Hikaru no Go Vol. #09 - Mania.com



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Info:

  • Art Rating: A
  • Packaging Rating: A
  • Text/Translatin Rating: A-
  • Age Rating: 3 & Up
  • Released By: Viz Media
  • MSRP: 7.99
  • Pages: 208
  • ISBN: 1-4215-1066-9
  • Size: B6
  • Orientation: Right to Left

Hikaru no Go Vol. #09

By Eduardo M. Chavez     April 24, 2007
Release Date: April 03, 2007


Hikaru no Go Vol.#09
© Viz Media


Creative Talent
Writer/Artist:Hotta Yumi / Obata Takeshi
Translated by:Andy Nakatani
Adapted by:Andy Nakatani

What They Say
Practicing at Go salons is turning out to be more fun than Hikaru thought. But at one salon he meets his match in Suyong Hong, a sullen 12-year-old who is studying for the pro test in his native Korea. By mistake, Hikaru insults Suyong, and now the only way they can settle their differences is by playing a grudge match!

The Review
Hikaru no Go returns with the teenage competitors in between stages of the annual national pro exams. Despite struggling early in the initial round, Hikaru is now flying high with pair of late wins and a little luck that sent to the final round-robin round. One could say Hikaru made it this far entirely because of luck, but that has not dampened the middle school student's spirits at all. Instead, the near miss has motivated the youth to work on his game like never had before.

After playing a conservative game where he constantly worried about not losing, Hikaru changes his style once he is introduced to a new setting. Through the advice of some friends, he takes his games from the stale learning halls of the National Go Association to the seedy and competitive pay as you play go centers of Shinjuku and Meguro. When money and pride is on the line every move is intensified! Obata and Hotta have moved the focus to Hikaru's game play where the board is the focal point in each chapter. Win or lose experience builds up skill and that compounds turning into confidence. In a game like go confidence could to turn to wins (for the player and the reader as the competitors take greater risks).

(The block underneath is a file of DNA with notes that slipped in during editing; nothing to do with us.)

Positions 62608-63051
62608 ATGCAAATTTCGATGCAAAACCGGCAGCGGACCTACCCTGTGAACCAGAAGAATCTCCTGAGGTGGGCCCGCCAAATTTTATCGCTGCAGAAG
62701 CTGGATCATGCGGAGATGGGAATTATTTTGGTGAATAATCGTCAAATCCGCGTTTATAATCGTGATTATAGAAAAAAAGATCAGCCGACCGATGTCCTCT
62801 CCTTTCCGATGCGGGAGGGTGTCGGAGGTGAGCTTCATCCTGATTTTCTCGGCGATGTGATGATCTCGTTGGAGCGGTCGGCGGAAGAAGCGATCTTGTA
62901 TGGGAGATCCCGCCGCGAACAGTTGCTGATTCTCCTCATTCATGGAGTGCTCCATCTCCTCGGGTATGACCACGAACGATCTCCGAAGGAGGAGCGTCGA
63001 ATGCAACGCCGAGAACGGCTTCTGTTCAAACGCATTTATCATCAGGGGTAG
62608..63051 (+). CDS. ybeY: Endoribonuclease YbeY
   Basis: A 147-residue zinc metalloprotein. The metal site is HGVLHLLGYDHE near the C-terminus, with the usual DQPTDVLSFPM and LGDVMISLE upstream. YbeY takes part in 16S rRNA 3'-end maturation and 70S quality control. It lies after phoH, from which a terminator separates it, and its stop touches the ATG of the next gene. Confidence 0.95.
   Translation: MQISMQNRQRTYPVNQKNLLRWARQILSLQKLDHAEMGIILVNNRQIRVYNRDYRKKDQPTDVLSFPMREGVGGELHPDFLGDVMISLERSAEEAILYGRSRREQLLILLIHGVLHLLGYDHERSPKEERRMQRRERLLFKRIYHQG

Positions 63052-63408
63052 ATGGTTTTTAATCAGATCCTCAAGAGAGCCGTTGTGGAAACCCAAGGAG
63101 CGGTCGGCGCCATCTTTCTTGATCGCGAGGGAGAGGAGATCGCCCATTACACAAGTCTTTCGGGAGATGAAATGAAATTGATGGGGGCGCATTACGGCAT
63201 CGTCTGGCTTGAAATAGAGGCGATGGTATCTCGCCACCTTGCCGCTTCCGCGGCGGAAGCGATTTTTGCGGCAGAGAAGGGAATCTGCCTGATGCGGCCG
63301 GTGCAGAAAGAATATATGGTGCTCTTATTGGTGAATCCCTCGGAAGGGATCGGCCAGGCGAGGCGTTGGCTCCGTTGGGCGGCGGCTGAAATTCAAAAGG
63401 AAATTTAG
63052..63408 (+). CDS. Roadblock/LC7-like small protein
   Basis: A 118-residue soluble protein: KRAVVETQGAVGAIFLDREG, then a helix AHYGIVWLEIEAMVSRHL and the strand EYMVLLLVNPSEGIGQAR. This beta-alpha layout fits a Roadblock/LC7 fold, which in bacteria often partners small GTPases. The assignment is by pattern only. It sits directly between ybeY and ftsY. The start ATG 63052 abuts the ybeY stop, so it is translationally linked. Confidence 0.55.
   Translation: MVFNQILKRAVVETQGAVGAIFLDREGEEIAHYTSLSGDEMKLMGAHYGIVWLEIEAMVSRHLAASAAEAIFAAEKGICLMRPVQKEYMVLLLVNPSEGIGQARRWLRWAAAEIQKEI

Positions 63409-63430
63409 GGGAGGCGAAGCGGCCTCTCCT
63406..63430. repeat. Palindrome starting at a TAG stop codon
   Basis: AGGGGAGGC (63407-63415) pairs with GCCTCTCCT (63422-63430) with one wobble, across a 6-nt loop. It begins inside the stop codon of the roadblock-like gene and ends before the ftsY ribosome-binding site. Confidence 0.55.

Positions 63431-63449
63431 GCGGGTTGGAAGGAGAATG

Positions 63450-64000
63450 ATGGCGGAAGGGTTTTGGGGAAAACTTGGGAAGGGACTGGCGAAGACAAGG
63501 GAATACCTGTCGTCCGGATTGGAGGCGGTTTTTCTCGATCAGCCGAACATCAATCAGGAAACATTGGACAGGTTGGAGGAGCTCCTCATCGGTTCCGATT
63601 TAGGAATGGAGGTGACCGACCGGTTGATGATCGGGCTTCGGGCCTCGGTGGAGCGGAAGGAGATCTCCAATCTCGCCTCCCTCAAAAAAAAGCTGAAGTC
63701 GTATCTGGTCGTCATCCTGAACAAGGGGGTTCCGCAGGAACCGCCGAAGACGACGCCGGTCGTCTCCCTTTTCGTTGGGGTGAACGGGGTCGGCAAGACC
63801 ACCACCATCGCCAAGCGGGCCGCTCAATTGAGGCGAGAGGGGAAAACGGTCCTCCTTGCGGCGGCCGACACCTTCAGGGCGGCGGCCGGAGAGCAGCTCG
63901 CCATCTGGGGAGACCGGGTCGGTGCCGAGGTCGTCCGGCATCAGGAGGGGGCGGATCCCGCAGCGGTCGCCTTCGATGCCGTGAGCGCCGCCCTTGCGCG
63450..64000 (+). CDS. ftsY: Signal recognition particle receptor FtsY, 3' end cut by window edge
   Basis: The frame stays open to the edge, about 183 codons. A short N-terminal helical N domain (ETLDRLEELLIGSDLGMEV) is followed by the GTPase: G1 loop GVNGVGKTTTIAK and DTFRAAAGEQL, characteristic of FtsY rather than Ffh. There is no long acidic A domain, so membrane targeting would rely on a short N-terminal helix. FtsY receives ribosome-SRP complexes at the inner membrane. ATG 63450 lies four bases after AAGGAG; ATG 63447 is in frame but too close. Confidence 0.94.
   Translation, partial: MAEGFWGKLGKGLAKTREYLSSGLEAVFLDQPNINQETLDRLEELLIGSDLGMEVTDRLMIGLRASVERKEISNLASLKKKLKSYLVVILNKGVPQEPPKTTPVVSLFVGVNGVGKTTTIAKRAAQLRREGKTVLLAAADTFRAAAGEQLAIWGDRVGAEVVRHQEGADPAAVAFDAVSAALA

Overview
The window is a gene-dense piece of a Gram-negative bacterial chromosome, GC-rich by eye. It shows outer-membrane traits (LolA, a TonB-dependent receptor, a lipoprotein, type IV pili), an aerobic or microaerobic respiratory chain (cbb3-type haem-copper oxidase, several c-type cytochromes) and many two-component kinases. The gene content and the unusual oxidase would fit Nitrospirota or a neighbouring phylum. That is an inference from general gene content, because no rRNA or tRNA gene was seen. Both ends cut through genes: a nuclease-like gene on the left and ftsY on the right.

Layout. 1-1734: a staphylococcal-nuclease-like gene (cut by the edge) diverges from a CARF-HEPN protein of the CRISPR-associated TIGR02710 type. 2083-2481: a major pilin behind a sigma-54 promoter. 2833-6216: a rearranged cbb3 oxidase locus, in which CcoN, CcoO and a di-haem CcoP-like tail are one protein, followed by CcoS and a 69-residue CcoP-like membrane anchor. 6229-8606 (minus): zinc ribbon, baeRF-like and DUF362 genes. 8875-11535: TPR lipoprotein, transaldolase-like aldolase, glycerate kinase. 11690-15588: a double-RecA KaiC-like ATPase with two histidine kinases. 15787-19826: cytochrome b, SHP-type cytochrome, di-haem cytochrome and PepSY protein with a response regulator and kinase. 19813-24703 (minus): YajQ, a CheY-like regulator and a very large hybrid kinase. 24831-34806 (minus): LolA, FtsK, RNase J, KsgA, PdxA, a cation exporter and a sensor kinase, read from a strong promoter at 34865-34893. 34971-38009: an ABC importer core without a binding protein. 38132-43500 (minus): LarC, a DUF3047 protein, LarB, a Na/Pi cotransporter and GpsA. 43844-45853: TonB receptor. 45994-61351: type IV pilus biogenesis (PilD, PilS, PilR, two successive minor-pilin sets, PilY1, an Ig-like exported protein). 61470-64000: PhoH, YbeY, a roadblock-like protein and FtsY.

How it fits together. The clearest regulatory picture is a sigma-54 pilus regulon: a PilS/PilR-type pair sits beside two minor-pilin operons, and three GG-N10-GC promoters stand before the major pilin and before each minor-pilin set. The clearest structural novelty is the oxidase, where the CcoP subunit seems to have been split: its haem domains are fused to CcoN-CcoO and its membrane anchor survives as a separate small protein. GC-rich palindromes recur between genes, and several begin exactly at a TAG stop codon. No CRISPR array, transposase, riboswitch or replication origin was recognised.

What initially drew me to HnG was not the art or the development of Shindo Hikaru as a teenage go player. I was infatuated with the unique twist on the standard SJ formula battle of the week. Yup, I go ga-ga for go battles. I cannot say I ever had a good time playing go or Othello. I don't think I will ever play the game again, but I sure want to see the teens and tweens in this series battle for their future. With a pro-test as the setting something is on the line with each game. Technique, strategy and desperation is on display and unlike in Naruto or YuYu Hakusho readers could actually pull off these moves with enough practice. So, even if the games are not shown in depth, those few scenes are enough to quench my thirst for excitement and competition.

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